Self-management

Lifestyle and home remedies

One of the keys to preventing an allergic reaction is to completely avoid the food that causes your symptoms.

  • Don't assume. Always read food labels to make sure they don't contain an ingredient you're allergic to. Even if you think you know what's in a food, check the label. Ingredients sometimes change.

    Food labels are required to clearly list whether they contain any common food allergens. Read food labels carefully to avoid the most common sources of food allergens: milk, eggs, peanuts, tree nuts, fish, shellfish, soy and wheat.

  • When in doubt, say no thanks. At restaurants and social gatherings, you're always taking a risk that you might eat a food you're allergic to. Many people don't understand the seriousness of an allergic food reaction and may not realize that a tiny amount of a food can cause a severe reaction in some people.

    If you have any suspicion at all that a food may contain something you're allergic to, steer clear.

  • Involve caregivers. If your child has a food allergy, enlist the help of relatives, baby sitters, teachers and other caregivers. Make sure that they understand how important it is for your child to avoid the allergy-causing food and they know what to do in an emergency.

    It's also important to let caregivers know what steps they can take to prevent a reaction in the first place, such as careful hand-washing and cleaning any surfaces that might have come in contact with the allergy-causing food.

Coping and support

A food allergy can be a source of ongoing concern that affects life at home, school and work. Daily activities that are easy for most families, such as grocery shopping and meal preparation, can become occasions of stress for families and caregivers living with food allergies.

Keep these strategies in mind to help manage your or your child's food allergy-related stress:

  • Connect with others. The opportunity to discuss food allergies and exchange information with others who share your concerns can be very helpful.

  • Many internet sites and nonprofit organizations offer information and forums for discussing food allergies. Some are specifically for parents of children with food allergies. The Food Allergy Research & Education website can direct you to support groups and events in your area.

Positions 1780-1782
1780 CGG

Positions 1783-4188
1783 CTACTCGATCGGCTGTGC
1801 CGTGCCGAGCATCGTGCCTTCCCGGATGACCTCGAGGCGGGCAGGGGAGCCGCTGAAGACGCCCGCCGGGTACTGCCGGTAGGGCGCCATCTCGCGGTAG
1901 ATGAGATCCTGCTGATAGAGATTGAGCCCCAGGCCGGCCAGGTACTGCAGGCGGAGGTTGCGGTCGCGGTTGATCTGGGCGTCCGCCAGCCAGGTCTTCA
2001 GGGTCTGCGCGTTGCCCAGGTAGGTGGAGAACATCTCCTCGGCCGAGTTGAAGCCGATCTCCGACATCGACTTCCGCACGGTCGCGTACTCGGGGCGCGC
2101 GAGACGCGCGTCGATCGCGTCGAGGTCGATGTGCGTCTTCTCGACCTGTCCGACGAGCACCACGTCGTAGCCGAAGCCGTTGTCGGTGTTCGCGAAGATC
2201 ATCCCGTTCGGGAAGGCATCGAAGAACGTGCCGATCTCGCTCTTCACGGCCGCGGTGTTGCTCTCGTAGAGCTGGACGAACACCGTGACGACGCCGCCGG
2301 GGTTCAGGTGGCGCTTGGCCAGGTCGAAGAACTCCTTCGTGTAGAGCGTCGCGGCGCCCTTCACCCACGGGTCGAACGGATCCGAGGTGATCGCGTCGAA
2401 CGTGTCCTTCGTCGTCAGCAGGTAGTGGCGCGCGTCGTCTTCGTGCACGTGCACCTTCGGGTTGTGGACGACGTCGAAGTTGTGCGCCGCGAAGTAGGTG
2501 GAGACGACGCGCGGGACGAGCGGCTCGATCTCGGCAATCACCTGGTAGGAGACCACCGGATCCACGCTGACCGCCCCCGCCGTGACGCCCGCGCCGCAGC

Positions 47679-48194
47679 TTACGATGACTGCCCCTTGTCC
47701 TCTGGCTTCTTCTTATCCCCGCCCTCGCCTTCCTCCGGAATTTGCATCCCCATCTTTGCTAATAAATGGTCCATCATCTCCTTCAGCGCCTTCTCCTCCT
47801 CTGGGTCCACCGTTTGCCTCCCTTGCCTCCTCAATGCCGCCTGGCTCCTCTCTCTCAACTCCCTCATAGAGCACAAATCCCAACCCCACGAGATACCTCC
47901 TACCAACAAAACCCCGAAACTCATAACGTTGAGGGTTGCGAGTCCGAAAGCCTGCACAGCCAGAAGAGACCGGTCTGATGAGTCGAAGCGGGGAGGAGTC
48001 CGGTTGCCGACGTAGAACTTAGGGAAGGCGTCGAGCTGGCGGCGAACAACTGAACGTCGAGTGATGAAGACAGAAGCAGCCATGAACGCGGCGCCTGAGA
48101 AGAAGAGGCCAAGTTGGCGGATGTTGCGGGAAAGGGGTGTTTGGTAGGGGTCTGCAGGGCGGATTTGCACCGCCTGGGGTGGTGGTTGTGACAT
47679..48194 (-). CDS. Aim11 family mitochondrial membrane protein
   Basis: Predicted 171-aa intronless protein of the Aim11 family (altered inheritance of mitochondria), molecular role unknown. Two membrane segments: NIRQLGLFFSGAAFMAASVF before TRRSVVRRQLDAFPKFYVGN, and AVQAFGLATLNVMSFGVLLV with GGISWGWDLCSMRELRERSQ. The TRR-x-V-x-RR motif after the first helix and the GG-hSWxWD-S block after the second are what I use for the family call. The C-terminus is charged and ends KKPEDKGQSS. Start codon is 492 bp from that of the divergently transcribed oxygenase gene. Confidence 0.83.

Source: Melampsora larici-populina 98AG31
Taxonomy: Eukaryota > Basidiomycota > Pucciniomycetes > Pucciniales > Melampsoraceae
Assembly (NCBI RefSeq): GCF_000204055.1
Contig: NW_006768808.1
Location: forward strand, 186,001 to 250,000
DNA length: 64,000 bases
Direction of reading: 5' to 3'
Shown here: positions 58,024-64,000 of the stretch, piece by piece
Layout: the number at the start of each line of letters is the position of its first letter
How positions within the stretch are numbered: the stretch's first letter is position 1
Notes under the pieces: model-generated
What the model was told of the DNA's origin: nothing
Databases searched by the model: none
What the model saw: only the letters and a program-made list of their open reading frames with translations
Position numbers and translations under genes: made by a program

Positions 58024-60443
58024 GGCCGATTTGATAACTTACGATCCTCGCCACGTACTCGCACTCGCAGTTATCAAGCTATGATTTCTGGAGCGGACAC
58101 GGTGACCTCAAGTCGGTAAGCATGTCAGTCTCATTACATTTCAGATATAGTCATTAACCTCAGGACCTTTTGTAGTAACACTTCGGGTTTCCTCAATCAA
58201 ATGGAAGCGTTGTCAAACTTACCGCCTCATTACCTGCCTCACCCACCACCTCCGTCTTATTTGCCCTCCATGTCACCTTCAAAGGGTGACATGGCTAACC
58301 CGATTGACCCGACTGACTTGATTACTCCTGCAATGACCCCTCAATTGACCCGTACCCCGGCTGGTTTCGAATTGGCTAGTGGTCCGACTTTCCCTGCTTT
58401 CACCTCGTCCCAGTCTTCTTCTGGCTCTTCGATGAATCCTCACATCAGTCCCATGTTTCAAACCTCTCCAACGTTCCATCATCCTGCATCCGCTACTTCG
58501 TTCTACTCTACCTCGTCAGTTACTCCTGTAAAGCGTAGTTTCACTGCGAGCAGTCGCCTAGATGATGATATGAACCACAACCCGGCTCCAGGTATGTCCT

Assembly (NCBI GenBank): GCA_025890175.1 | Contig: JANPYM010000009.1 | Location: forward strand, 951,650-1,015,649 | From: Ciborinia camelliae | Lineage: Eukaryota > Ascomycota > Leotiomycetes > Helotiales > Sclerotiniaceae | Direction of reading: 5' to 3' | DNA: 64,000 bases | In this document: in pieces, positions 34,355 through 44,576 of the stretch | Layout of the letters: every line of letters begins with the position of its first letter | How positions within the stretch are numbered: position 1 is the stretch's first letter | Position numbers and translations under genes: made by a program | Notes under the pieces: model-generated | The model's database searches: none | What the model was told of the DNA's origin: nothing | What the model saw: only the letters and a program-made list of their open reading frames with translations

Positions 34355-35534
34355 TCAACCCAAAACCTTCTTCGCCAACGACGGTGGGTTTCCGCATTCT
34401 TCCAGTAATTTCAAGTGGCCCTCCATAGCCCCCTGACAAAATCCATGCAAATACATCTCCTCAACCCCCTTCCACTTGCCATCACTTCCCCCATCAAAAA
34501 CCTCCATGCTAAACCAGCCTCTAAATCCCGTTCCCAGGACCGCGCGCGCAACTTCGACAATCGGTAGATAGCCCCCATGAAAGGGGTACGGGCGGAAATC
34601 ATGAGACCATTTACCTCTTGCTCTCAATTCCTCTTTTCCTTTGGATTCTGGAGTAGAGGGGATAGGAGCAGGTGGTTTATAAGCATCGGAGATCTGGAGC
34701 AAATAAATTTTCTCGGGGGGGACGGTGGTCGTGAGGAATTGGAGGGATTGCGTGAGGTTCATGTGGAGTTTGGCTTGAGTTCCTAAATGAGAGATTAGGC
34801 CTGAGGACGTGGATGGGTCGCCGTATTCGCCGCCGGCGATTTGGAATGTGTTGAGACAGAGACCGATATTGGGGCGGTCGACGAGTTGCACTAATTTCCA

• Educate those around you. Make sure family and caregivers, including baby sitters and school staff, have a thorough understanding of your child's food allergy.
  • Address bullying. Children are often bullied because of food allergies at school. Discussing your child's allergy with school personnel greatly reduces your child's risk of being a bullying target.

Prevention

The best way to prevent an allergic reaction is to know and avoid foods that cause signs and symptoms. For some people, this is a mere inconvenience, but others find it a greater hardship. Also, some foods — when used as ingredients in certain dishes — may be well-hidden. This is especially true in restaurants and in other social settings.

If you know you have a food allergy, follow these steps:

  • Know what you're eating and drinking. Be sure to read food labels carefully.
  • If you have already had a severe reaction, wear a medical alert bracelet or necklace that lets others know that you have a food allergy in case you have a reaction and you're unable to communicate.
  • Talk with your doctor about prescribing emergency epinephrine. You may need to carry an epinephrine autoinjector (Adrenaclick, EpiPen) if you're at risk of a severe allergic reaction.
  • Be careful at restaurants. Be certain your server or chef is aware that you absolutely can't eat the food you're allergic to, and you need to be completely certain that the meal you order doesn't contain it. Also, make sure food isn't prepared on surfaces or in pans that contained any of the food you're allergic to.

    Don't be reluctant to make your needs known. Restaurant staff members are usually more than happy to help when they clearly understand your request.

  • Plan meals and snacks before leaving home. If necessary, take a cooler packed with allergen-free foods when you travel or go to an event. If you or your child can't have the cake or dessert at a party, bring an approved special treat so no one feels left out of the celebration.

If your child has a food allergy, take these precautions to ensure his or her safety:

  • Notify key people that your child has a food allergy. Talk with child care providers, school personnel, parents of your child's friends and other adults who regularly interact with your child. Emphasize that an allergic reaction can be life-threatening and requires immediate action. Make sure that your child also knows to ask for help right away if he or she reacts to food.
  • Explain food allergy symptoms. Teach the adults who spend time with your child how to recognize signs and symptoms of an allergic reaction.
  • Write an action plan. Your plan should describe how to care for your child when he or she has an allergic reaction to food. Provide a copy of the plan to your child's school nurse and others who care for and supervise your child.
  • Have your child wear a medical alert bracelet or necklace. This alert lists your child's allergy symptoms and explains how others can provide first aid in an emergency.